Nekton Maldives Mission completed successfully

Two scientists from the Maldives and their American submersible pilot hold up the Maldivian flag as they make history by being the first people from the Indian Ocean nation to dive into the twilight zone on Sunday 11th September 2022 at Laamu Atoll, Maldives. | Photo: Courtesy of Nekton

Malé, Maldives – First ever systematic discovery and documentation of ocean life in Maldives from the surface to 1000 meters, Nekton Maldives Mission has been successfully completed.

In a tweet posted by the UK-based research foundation, Nekton announced that their Maldives mission came to an end after 5 weeks. The mission began on September 4, 2022.

The expedition is a joint initiative by UK-based Nekton and the Maldives government to map, sample and gather data on ocean health which can inform policy makers both in the Maldives and beyond as the climate crisis deepens. Virtually no images exist of marine life in Maldivian waters below 30 meters until now.

In a press conference held yesterday at the President’s Office following the end of the mission, Minister of Fisheries, Marine Resources, and Agriculture Hussain Rasheed Hassan told that over 300 square kilometers of ocean between Malé Atoll and Addu Atoll had been charted under the mission. This is bigger than the land area of the entire Maldives.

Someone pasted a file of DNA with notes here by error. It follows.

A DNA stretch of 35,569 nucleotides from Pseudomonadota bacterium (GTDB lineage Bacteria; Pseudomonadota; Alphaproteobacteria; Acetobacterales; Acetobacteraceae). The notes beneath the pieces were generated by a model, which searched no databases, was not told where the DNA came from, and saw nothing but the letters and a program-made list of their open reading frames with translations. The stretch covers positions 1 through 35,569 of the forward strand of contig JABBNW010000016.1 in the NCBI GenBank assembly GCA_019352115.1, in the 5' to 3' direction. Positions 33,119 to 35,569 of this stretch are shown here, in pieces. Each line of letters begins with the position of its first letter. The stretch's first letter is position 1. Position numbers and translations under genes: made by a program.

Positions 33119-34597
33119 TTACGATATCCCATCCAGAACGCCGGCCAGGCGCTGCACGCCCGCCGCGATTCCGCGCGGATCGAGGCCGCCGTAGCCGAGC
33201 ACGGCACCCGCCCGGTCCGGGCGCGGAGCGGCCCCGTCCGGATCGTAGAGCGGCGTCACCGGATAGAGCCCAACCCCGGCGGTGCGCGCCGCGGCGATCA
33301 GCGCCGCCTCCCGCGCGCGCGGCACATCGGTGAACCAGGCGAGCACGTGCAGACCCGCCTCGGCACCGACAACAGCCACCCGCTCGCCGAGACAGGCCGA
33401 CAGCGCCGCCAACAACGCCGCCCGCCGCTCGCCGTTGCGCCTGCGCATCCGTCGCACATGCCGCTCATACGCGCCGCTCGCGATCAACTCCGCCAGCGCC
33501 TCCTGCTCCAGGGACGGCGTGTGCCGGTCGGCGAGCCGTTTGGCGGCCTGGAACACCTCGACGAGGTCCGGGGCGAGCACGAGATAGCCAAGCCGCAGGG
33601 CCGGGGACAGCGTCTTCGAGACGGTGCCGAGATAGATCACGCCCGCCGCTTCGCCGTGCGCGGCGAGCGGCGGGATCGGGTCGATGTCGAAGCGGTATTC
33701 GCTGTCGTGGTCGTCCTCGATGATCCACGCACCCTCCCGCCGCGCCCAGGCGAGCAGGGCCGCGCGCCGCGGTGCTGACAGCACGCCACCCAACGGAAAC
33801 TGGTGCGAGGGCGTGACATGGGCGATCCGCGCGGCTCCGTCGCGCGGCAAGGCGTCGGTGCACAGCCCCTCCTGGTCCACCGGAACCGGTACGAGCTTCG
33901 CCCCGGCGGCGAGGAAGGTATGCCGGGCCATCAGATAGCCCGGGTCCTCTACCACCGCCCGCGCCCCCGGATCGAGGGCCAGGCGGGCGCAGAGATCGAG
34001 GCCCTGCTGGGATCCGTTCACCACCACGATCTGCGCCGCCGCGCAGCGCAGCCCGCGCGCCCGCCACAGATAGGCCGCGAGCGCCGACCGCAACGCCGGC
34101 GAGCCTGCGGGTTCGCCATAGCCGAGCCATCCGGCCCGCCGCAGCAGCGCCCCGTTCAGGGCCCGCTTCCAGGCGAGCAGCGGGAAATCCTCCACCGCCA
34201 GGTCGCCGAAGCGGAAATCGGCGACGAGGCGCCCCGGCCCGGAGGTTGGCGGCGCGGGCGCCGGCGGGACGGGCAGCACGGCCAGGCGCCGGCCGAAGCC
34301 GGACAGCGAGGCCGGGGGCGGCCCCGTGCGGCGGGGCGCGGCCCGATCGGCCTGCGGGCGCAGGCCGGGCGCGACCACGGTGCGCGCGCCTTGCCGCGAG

It was also revealed that dives to the depth of 500 meters were carried out using the advanced human-occupied submersibles and up to 900 meters was surveyed using robotic and autonomous systems.

Nekton Maldives Mission also made history after the expeditors mapped a deep-sea mountain off the coast of Maldives; famously known among Maldivian fishermen as ‘Satho Rahaa’, named to honor of a Japanese scientist who first tried to explore it a generation ago.

Nekton Maldives Mission’s survey showed that the mount is 15 nautical miles in circumference and the peak is at a depth of 300 meters from the surface while the base of the summit was recorded at 1,500 meters.

Speaking at the press conference, Chief Executive, Mission Director of Nekton, Oliver Steeds told that they had identified the beach line of Maldives 20,000 years ago when sea levels rose following ice melt from the Last Glacial Maximum. According to the survey, the beach line was at 120 meters below sea level from now.

It was also revealed that the data and video from the expedition will be publicized on Monday. The survey was carried out with the agreement of Maldivian government taking ownership of all the biological data from the mission.